Traumatic Brain Injury (TBI) is a complex injury with a wide variety of physical, cognitive, and emotional symptoms. Symptoms of a TBI may not appear until days or weeks following the injury. The impact of even a mild brain injury or concussion can have devastating effects on people and their families. Here at Taylor Counseling Group we can help with the recovery process, moving from a time of confusion and distress to a time of coping and problem solving. Through education, counseling, and compensatory strategies, you can improve functioning in your daily life despite a brain injury.
What Is a Traumatic Brain Injury?
A TBI occurs when someone is jolted or sustains a jolt or impact to the head. This type of injury can happen if someone is hit in the head during a sporting event, a car accident, a fall or any other incident. It can also occur if the head is shaken violently.
The soft brain tissue moves and can impact the skull. When this happens, the tissue of the brain can sustain bleeding, bruising and other damage. In some cases, the brain can impact one part of the skull and then rebound and hit another part of the skull, causing damage to multiple parts of the brain. The brain can also swell, causing further pressure and resulting in even more damage.
Symptoms of a Concussion or TBI
Every TBI and concussion is different and symptoms can range from very mild to fatal. One of the challenges with a TBI is that some patients do not experience any symptoms at first, even if they have sustained a fatal head injury. For this reason, if you have hit your head, it’s important to get medical help immediately.
Symptoms of a head injury can include:
- Sleep disorders and fatigue
- Loss of memory, either short-term or long-term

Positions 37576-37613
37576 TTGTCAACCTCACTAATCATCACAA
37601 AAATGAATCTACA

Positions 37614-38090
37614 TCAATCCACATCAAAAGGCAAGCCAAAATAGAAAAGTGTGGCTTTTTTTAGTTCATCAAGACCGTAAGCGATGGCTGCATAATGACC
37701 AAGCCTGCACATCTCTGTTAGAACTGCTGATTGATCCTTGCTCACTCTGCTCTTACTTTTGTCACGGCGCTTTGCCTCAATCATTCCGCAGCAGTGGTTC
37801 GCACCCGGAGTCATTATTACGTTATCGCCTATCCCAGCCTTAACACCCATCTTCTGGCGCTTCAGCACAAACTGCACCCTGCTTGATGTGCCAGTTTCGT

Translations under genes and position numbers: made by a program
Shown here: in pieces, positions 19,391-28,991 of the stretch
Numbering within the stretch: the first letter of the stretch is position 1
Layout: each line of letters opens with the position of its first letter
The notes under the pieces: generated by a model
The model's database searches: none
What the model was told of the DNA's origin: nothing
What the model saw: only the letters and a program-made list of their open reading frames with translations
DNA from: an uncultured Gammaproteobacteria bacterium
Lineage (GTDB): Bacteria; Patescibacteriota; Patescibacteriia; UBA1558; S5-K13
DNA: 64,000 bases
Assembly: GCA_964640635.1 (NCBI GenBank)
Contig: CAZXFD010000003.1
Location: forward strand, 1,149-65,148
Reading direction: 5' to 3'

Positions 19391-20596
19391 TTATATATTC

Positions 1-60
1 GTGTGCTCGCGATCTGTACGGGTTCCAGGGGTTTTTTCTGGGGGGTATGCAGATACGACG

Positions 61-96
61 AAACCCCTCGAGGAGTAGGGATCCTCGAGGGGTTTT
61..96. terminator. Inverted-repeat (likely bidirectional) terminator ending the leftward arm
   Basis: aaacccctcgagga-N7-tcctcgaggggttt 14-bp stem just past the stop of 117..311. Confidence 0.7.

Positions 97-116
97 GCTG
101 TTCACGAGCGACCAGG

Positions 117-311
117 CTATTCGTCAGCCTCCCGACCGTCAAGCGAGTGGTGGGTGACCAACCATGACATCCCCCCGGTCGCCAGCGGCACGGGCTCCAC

- Loss of consciousness and coma
- Problems with vision, including blurry vision
- Difficulty focusing or concentrating as well as disorientation
- Balance or mobility problems
- Changes in personality
- Emotional upset, anxiety and irritability
- Nausea and vomiting
- Light and noise sensitivity
How Can Therapy Help TBI Patients?
A mild concussion may only require rest and medication. The main goal may be to prevent a secondary head injury. However, someone who has suffered a severe injury may need to spend considerable time in the hospital to be treated and monitored. They may also need surgery to repair fractures to the skull or relieve pressure to the brain.
A TBI can be a traumatic event. A patient who experiences depression, mood swings and other mental health symptoms may benefit from TBI counseling to discuss ways to handle these changes.
Memory loss and permanent impairments caused by a traumatic brain injury may require counseling to help a patient adjust to a new reality. Some TBI patients must learn how to walk, eat and speak again. A professional therapist can help a patient work through some of the emotional and interpersonal challenges as a result of a TBI.
After a brain injury, a therapist can be a source of support and understanding. Therapy can also help a TBI patient rekindle relationships that may have been disrupted by the medical needs of a serious injury. Counseling for couples and families can help the patient and their loved ones reconnect in a safe, supportive environment.
Contact Taylor Counseling Group for TBI Support
Taylor Counseling Group is here if you or a loved one has sustained a head injury and needs personalized therapy. Contact us to schedule an appointment today at one of our many locations across Central Texas.